NFL Hall of Famer Frank Gifford Had Brain Disease Before Death

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NFL Hall of Famer Frank GiffordFormer National Football League (NFL) player Frank Gifford passed away in August at 84-years-old. Now, Gifford’s family has announced that the former NFL star and sportscaster suffered from a progressive brain disease called chronic traumatic encephalopathy (CTE) prior to his passing.

CTE is associated with brain injuries and head trauma; it is also a common injury among many former NFL players. However, CTE is diagnosed only after death.

Gifford left behind his wife of 27 years, television host Kathie Lee Gifford. The Gifford family made the announcement to help spread CTE awareness and its relation to football.
“During the last years of his life, Frank dedicated himself to understanding the recent revelations concerning the connection between repetitive head trauma and its associated cognitive and behavioral symptoms, which he experienced firsthand,” explained the Gifford family in a statement.

The Gifford family did not release details about the severity of CTE that the former football player experienced. That being said, common CTE symptoms include aggressive behavior, depression, apathy, short-term memory loss, impulse control issues, substance abuse, emotional instability, difficulty performing everyday tasks, and suicidal thoughts.

CTE causes a buildup of a protein called tau in brain tissue. It can disable neural pathways that control a person’s fear, judgment, and memory. Many researchers believe that tau plays a major role in the cognitive decline of Alzheimer’s disease. Dementia is often the final stage of CTE symptoms. CTE symptoms are also often involved in other neurodegenerative diseases such as Parkinson’s disease, frontotemporal dementia, and amyotrophic lateral sclerosis (ALS)—also called Lou Gehrig’s disease.

Gifford played his entire 12-year NFL career with the New York Giants. The halfback and flanker had 77 total touchdowns with 9,043 yards from scrimmage. He was also an eight-time Pro Bowl selection, a six-time All-Pro Selection, and his team won the Super Bowl championship in 1956. In 1977, Gifford was inducted into the Pro Football Hall of Fame.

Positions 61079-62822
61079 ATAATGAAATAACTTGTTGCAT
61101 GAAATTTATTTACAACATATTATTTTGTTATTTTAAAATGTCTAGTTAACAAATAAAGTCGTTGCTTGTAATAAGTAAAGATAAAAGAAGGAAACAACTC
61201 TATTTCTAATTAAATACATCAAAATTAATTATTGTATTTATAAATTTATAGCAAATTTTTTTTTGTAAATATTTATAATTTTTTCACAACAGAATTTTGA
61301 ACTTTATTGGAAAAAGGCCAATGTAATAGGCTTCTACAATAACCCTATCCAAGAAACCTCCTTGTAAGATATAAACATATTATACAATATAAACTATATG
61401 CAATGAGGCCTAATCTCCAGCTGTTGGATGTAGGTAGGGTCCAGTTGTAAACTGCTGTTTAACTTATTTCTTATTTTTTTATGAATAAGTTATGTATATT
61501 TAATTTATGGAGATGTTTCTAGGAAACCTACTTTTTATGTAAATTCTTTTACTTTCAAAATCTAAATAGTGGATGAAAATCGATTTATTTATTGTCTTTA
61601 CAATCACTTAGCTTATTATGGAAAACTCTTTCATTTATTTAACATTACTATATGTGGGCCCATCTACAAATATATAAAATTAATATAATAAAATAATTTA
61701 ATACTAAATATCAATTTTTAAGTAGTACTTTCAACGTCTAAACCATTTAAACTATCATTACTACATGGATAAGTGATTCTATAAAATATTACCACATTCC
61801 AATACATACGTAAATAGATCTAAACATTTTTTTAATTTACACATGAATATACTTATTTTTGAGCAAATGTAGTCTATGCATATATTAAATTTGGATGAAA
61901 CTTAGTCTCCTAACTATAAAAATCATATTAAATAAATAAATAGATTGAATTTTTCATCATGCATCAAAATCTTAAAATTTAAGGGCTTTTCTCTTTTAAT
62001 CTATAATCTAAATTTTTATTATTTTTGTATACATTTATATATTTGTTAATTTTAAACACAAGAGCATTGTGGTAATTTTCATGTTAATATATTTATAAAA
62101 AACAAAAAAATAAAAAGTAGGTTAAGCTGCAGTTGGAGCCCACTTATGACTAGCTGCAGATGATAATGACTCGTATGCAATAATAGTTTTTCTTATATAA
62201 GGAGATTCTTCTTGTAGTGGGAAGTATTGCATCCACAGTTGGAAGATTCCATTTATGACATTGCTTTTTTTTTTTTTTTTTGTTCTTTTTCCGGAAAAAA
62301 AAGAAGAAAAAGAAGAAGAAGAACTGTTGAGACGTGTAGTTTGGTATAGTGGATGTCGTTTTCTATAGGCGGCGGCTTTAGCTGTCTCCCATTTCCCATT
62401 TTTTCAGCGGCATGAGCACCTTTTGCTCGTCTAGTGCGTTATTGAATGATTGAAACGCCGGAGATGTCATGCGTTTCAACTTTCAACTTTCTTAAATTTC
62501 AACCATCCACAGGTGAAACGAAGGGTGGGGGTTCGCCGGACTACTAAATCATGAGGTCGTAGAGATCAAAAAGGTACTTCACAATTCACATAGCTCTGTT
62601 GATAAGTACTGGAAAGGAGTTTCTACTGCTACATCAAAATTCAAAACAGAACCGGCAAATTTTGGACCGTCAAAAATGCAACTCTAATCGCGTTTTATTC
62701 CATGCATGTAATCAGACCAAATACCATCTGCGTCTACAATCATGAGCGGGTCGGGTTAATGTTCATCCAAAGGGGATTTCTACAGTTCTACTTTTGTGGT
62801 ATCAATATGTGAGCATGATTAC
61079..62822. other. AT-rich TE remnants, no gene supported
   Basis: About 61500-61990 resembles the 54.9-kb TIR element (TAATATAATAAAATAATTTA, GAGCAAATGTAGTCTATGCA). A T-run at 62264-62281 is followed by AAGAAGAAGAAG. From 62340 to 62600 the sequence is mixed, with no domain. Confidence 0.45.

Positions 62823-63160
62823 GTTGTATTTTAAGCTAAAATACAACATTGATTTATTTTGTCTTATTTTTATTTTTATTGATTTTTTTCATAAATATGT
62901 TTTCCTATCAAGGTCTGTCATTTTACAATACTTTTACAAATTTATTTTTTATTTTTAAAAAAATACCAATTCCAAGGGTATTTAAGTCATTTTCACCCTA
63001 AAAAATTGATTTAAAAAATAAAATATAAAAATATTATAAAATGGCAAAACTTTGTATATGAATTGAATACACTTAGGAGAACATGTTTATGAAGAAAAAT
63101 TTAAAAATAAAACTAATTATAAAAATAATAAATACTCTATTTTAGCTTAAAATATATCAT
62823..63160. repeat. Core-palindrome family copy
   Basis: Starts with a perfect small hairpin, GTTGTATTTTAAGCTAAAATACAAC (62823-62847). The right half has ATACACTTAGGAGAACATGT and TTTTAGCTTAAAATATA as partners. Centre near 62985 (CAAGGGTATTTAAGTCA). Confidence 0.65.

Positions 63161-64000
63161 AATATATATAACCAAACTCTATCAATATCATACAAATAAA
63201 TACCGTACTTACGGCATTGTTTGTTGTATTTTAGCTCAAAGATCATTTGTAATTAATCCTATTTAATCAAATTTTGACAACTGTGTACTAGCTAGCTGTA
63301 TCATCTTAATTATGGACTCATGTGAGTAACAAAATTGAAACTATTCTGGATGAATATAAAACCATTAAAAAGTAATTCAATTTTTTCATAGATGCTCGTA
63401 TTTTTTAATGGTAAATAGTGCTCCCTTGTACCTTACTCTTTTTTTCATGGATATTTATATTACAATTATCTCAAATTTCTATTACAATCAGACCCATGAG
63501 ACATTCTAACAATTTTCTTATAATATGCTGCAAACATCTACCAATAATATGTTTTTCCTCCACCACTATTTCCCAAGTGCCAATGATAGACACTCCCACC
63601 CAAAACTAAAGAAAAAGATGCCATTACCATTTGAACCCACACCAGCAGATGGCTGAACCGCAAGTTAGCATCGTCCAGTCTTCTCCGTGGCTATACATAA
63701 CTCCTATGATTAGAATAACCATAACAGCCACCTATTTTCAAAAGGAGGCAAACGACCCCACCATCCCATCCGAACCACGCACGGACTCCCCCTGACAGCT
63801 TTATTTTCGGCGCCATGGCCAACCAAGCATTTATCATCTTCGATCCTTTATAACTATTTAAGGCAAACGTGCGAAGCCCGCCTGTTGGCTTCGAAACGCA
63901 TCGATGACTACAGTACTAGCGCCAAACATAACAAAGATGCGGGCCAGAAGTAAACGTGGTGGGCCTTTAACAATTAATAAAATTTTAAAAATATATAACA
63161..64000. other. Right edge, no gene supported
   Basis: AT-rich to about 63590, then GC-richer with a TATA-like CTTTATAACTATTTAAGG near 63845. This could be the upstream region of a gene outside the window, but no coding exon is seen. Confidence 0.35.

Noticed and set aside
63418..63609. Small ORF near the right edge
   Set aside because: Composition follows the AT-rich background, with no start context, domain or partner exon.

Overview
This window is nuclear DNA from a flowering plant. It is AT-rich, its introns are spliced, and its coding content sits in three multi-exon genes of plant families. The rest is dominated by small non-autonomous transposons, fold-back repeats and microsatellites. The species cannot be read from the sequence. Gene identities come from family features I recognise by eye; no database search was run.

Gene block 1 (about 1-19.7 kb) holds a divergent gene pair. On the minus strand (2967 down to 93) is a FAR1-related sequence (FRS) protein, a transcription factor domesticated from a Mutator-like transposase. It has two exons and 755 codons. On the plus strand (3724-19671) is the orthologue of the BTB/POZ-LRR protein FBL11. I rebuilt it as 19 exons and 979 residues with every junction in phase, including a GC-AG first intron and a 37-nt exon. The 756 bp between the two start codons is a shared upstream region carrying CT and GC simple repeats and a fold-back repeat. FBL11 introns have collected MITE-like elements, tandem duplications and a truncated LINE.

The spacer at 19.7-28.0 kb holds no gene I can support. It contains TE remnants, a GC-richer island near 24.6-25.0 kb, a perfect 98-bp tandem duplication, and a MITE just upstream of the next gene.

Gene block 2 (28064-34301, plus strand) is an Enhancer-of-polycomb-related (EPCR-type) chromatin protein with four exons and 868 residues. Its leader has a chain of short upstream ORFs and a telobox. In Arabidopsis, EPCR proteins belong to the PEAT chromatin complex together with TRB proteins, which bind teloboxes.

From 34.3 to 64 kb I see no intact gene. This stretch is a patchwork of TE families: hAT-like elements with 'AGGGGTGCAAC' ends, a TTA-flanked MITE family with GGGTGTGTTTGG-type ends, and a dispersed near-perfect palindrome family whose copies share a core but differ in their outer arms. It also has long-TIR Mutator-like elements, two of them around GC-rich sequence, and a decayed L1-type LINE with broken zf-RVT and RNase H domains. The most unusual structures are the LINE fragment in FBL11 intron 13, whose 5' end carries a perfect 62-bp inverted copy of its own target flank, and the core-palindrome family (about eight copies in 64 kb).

Gifford is known for sustaining one of the most brutal injuries in the NFL when Philadelphia Eagles linebacker Chuck Bednarik tackled him hard in 1960. Gifford remained motionless after dropping the ball and had suffered a concussion. He retired the following year but later returned to play in 1962.

In 2012, former NFL player Junior Seau took his life at the age of 43; it was later discovered by the National Institutes of Health that he had CTE.

There are several other former NFL players who have died, and were later diagnosed with CTE and brain-related trauma. The list of players includes Jovan Belcher, Justin Strzelcyk, Lew Carpenter, John Grimsley, Chris Henry, Terry Long, John Mackey, Ollie Matson, Andre Waters, and Hall of Famers Louis Creekmur and Mike Webster.

In a study published in October, researchers from the U.S. Department of Veterans Affairs and Boston University analyzed the brains of former NFL players who donated their brains to science; they discovered CTE in 87 of 91 players. Another study published in the Journal of Neurotrauma in August found that NFL players have an increased risk of brain development alterations when playing football at the age of 12.

The NFL settled a lawsuit in April that provides up to $5 million for retired players with severe medical conditions linked with head trauma. The NFL is also doing everything it can to prevent CTE-related brain injuries in players.

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Stamm, J.M., et al., “Age at First Exposure to Football is Associated with Altered Corpus Callosum White Matter Microstructure in Former Professional Football Players,” Journal of Neurotrauma, 2015; 150722061557008, doi: 10.1089/neu.2014.3822.
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